• Barracks: This is a room or division of a long building containing several independent private dwellings with or without shared facilities.
  • Out-room: This is a room separate from the main building and occupied by a separatehousehold e.g. domestic employees’ quarters.
  • Group dwelling: This is a residence where several individuals or families live, such as school where the students live in residence.
  • Improvised Housing Unit (Earth/Leaves /Branched etc): An improvised housing unit is an independent, makeshift shelter or structure, built of waste materials and without a predetermined plan for the purpose of habitation by one household, which is being used as living quarters at the time of the census.

    Legal concepts of occupancy of housing:

    • Owned Fully: The category applies when the head or any other member of thehousehold owns the dwelling outright and has no recurring financial obligations to a

      bank on the dwelling.

    • Owned With Mortgage: The category applies when the head or any other memberof the household own the dwelling unit through a mortgage contracted with a

      financial institution.

    • Rented – private (paying): This applies when a member of the household rents thedwelling from an individual or a private company. The rental arrangement may or may not be covered by formal contract and while the payment period is usually monthly, there may be other payment periods including weekly, fortnightly, quarterlyetc…, for occupancy of the dwelling unit.
    • Rented – Government (paying): This applies when a member of the household rents the dwelling from the Government or a Government Agency, example CDC Buildings
    • Rent-free: No member of the household pays rent for the occupancy of the dwelling. This situation may apply to households occupying dwellings rent free, which are owned by relatives or even friends who are not members of the household. Other rent-free arrangements include government and private employees who occupy dwellings owned by their employers and pay no rent.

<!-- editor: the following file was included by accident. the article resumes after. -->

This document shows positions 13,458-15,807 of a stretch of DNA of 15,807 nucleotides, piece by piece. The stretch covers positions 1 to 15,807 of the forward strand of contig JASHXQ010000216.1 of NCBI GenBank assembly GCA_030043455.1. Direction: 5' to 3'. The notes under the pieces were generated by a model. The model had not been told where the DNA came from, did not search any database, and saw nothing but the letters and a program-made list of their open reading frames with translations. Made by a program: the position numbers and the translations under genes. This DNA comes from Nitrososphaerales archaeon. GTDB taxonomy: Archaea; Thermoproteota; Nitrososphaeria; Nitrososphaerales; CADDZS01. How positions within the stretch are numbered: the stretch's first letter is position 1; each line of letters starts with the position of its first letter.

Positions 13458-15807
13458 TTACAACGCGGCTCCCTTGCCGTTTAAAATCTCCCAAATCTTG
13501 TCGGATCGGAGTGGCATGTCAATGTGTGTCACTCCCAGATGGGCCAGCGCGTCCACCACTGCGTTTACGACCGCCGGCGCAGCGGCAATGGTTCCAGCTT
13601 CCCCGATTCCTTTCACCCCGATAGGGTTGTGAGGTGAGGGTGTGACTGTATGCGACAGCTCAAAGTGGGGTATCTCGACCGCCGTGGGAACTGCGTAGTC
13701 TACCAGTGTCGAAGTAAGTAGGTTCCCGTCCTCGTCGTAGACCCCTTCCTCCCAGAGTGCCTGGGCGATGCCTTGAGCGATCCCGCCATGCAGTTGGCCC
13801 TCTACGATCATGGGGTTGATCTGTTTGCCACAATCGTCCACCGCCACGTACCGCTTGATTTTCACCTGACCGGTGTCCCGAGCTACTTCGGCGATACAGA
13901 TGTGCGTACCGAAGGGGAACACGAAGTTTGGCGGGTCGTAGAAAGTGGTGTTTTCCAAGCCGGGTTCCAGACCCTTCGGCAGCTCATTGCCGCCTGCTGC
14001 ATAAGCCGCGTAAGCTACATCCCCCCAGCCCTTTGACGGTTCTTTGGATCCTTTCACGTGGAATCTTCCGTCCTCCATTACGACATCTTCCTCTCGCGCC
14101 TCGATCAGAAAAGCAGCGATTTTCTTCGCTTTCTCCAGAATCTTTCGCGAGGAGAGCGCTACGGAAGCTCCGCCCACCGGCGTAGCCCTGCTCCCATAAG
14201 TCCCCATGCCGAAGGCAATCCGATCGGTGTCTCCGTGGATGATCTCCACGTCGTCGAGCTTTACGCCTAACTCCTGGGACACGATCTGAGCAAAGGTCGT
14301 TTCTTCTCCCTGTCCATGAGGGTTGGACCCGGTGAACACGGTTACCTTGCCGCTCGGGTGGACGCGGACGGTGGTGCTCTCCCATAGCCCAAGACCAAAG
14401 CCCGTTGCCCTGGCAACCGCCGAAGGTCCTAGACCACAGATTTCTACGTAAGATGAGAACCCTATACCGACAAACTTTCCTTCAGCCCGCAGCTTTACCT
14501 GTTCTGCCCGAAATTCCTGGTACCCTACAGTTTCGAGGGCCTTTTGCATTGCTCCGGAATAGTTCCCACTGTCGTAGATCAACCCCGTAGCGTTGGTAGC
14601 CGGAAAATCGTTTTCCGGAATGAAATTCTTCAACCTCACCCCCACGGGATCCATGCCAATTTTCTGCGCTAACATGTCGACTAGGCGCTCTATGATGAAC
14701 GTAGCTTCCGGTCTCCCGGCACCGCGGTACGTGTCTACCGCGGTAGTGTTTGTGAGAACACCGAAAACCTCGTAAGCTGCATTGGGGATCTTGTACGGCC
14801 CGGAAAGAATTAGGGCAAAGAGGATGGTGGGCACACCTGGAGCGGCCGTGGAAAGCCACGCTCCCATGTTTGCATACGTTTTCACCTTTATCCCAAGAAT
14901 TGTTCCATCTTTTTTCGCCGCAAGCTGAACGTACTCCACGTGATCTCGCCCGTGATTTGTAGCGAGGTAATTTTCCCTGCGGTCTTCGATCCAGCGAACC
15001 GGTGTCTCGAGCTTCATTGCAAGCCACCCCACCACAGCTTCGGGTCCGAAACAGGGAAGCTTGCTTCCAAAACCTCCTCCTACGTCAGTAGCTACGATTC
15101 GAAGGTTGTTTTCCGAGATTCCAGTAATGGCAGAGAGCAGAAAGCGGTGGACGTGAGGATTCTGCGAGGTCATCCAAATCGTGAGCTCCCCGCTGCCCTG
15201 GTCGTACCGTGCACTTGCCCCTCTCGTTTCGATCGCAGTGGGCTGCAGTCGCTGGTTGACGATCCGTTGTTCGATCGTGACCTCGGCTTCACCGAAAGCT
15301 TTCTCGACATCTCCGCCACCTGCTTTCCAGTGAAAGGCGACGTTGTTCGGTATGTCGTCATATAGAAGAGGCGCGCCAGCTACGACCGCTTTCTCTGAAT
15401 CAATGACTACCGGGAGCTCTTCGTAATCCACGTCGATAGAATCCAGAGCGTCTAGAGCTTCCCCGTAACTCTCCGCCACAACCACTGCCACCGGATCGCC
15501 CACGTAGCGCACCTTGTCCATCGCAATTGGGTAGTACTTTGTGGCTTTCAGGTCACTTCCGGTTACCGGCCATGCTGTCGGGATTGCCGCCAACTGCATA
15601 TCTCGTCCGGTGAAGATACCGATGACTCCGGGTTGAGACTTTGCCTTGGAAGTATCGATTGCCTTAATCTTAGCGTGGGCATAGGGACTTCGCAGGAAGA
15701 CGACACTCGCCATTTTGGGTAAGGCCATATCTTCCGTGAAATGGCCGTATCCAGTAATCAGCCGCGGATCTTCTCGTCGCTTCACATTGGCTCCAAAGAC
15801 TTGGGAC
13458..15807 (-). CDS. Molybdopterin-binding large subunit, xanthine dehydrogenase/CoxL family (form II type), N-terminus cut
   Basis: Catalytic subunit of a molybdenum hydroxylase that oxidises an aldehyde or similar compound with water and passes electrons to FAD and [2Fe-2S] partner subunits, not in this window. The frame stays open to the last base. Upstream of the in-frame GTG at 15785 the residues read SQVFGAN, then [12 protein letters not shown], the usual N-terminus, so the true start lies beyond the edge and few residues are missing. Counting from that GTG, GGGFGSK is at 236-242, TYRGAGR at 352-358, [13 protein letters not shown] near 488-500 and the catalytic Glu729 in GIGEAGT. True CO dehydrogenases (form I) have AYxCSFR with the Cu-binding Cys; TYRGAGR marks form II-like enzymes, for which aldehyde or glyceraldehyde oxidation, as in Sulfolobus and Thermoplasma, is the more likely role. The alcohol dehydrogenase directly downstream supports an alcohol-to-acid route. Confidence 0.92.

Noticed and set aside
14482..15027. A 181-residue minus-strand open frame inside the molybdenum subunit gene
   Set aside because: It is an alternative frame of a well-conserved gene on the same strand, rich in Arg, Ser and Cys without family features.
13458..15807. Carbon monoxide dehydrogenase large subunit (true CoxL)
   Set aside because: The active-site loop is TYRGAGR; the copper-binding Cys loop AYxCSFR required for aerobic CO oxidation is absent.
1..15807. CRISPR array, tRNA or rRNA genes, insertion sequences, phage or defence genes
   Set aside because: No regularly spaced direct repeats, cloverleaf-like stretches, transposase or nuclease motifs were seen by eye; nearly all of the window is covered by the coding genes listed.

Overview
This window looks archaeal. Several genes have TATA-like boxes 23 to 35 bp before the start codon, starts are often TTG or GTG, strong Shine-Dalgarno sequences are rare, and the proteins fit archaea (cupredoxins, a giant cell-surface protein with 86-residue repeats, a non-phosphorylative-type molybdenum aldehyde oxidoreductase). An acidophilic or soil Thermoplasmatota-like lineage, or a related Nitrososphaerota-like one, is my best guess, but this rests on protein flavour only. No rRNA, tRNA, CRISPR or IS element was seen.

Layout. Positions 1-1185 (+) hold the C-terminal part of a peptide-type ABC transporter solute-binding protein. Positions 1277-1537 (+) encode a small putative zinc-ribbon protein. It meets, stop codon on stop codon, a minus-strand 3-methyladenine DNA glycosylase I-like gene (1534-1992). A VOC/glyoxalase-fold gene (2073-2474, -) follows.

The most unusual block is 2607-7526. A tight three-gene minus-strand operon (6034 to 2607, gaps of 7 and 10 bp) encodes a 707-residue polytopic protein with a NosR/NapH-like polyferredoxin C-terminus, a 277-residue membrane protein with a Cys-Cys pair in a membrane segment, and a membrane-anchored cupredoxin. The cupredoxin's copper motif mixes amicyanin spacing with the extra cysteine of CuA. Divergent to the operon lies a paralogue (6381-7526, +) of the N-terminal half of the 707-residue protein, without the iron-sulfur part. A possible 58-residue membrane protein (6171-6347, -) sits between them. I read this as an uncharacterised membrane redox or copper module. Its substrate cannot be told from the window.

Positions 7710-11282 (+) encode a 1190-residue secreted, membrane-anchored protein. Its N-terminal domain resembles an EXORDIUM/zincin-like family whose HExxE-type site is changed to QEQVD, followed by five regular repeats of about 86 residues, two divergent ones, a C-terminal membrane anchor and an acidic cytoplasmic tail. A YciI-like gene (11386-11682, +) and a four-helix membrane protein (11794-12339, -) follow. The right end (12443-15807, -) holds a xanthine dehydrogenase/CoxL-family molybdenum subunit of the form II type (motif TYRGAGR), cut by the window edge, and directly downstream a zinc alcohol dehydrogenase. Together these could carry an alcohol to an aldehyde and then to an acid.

• Leased: A lease differs from a rental since it occurs by agreed contract that stipulates, in advance, the total rental sum for a fixed duration. This total sum may be paid in advance or by installments.
  • Squatted: This applies when the household is found occupying a dwelling unit without the permission of the owner or without any legal rights to the property.

    Land Tenure Categories:

  • Owned/Freehold: In this type of tenure, the land is owned by a member of thehousehold.
  • Leasehold: The land is usually owned by the Government or some other authority orindividual and is leased to a member of the household for a long period of time – e.g.

    20 years, 99 years.

  • Rented: Here the land is owned by another person or group of persons not of thehousehold and an annual or monthly rental is paid to the owner.
  • Rented-Free: This category applies when the head of the household or any other household member owns the house and does not own the land and pays no rent for it.
  • Permission to Work Land: The owner gives permission for the land to be used for aspecific reason (usually agricultural). The land holder receives no payment in the

    form of rent, royalty, fees or even a proportion of the yield, for occupancy of the land.

  • Share Cropping: The land is not owned by the household but is used for agricultural purposes. The owner receives part of the produce and or a percentage of the moneyfrom the sale of the produce as rent.
  • Squatted: The land is used by the household without permission of the owner or anylegal rights to the property.